(Bloomberg) -- The cost of pollution in Europe hit an almost seven-week high amid concern that potential conflict in Ukraine could send the continent’s gas prices surging, making dirtier fuels cheaper to burn.

European Union emissions permits are rising toward a record reached in December, as higher gas prices drive the switch to more carbon-intensive fuels such as coal and lignite. Fears over expensive gas can push up demand for pollution permits as generators see dirtier fuels as more profitable.

“Support to carbon has come about in part from the impact of the regional gas-supply crisis,” Inspired Energy said in a note. “Such strong gains have led to unfavorable power fuel switching dynamics,” the consultant said, adding that coal is set to be cheaper to cover any demand shortfall through to December 2023.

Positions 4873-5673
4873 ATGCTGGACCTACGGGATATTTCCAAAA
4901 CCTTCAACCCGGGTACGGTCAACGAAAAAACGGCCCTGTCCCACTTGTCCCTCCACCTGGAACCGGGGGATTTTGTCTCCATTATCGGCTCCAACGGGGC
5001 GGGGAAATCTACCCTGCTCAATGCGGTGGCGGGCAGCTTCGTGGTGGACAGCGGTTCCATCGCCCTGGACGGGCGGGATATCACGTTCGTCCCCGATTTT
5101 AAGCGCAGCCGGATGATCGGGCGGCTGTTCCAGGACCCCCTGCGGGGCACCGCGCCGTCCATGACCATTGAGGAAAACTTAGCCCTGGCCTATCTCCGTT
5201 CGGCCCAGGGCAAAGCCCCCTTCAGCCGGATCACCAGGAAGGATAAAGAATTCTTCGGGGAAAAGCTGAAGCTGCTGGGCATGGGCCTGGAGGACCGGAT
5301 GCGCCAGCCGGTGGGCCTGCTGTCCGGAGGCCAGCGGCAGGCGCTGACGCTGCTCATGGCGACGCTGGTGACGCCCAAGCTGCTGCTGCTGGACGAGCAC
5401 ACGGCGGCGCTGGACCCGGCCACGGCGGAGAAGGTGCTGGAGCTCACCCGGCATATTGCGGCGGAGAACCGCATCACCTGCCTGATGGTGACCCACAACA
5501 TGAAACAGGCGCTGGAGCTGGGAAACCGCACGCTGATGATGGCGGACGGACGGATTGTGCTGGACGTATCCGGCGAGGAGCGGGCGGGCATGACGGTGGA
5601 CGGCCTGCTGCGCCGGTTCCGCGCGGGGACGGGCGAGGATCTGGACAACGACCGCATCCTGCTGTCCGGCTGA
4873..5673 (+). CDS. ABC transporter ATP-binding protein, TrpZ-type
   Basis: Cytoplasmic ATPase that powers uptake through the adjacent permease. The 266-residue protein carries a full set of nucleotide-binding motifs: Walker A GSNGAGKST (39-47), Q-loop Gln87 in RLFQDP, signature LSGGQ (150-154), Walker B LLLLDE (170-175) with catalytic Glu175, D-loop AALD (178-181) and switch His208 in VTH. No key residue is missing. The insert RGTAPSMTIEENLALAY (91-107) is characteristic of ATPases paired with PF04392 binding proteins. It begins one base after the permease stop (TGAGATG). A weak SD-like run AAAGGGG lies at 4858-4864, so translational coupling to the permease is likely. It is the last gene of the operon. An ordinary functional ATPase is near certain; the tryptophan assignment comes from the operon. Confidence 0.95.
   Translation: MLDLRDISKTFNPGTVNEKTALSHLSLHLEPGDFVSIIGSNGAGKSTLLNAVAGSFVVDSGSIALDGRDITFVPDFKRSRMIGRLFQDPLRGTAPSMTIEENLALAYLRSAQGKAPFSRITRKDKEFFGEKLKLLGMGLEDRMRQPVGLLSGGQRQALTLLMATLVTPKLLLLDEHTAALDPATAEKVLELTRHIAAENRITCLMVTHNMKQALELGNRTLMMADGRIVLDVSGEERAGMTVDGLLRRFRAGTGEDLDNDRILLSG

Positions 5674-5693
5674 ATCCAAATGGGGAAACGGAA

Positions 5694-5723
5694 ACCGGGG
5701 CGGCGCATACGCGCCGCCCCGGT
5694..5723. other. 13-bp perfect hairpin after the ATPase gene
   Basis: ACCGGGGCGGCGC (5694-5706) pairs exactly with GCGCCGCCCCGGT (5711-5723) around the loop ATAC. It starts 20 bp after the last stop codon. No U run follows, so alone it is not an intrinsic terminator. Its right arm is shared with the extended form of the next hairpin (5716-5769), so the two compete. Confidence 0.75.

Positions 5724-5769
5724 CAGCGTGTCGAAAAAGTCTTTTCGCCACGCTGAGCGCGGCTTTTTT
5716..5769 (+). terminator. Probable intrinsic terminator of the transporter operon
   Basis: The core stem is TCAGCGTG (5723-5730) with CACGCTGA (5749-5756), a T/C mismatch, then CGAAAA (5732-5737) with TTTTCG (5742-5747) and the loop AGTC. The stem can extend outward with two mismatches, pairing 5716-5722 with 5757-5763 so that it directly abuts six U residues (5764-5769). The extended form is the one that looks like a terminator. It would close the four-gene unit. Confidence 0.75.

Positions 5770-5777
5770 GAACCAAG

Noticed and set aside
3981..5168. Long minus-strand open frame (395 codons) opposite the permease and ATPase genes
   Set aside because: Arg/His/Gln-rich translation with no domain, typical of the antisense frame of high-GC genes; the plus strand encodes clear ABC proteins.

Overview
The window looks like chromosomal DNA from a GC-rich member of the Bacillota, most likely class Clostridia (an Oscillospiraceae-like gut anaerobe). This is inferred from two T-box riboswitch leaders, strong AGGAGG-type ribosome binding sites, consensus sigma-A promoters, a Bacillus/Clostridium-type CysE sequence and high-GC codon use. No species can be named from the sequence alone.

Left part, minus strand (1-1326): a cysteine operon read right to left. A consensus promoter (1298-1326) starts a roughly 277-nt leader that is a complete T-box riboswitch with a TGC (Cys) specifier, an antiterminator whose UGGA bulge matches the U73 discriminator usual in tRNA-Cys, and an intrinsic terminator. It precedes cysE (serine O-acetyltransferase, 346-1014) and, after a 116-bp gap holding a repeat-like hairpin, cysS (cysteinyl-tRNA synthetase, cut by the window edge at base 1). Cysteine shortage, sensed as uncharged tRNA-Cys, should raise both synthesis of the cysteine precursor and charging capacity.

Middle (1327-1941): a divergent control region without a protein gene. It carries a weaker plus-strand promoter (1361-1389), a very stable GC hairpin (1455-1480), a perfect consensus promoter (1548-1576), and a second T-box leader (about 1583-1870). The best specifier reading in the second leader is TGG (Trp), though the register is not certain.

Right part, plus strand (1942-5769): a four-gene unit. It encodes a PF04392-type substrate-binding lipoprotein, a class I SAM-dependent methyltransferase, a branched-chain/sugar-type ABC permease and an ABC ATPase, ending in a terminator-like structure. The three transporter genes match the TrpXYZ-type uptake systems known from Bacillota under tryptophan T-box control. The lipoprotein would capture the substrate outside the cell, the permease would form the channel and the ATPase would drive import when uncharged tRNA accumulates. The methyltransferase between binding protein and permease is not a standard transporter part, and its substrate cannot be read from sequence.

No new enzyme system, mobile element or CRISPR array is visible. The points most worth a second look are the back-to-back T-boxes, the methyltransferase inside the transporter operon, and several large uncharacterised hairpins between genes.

Carbon permits rose as much as 2.6% on Wednesday morning to 89.68 euros ($101.19) a ton. That’s the highest intraday level since December 9.

Relief came to near-term electricity markets on signals that gas supplies to Europe were increasing. Month-ahead German power, a benchmark for the continent, fell as much as 9% in early Wednesday trading after additional Russian gas flows were booked to Europe via Ukraine. Gas is a major driver of European electricity prices because it fires many of the continent’s power stations. 

French power for February also dropped as much as 5.1%, even as strikes cut as much as 5.5 gigawatts of capacity. Intraday prices jumped on Tuesday after an outage on IFA-1 interconnector was extended.

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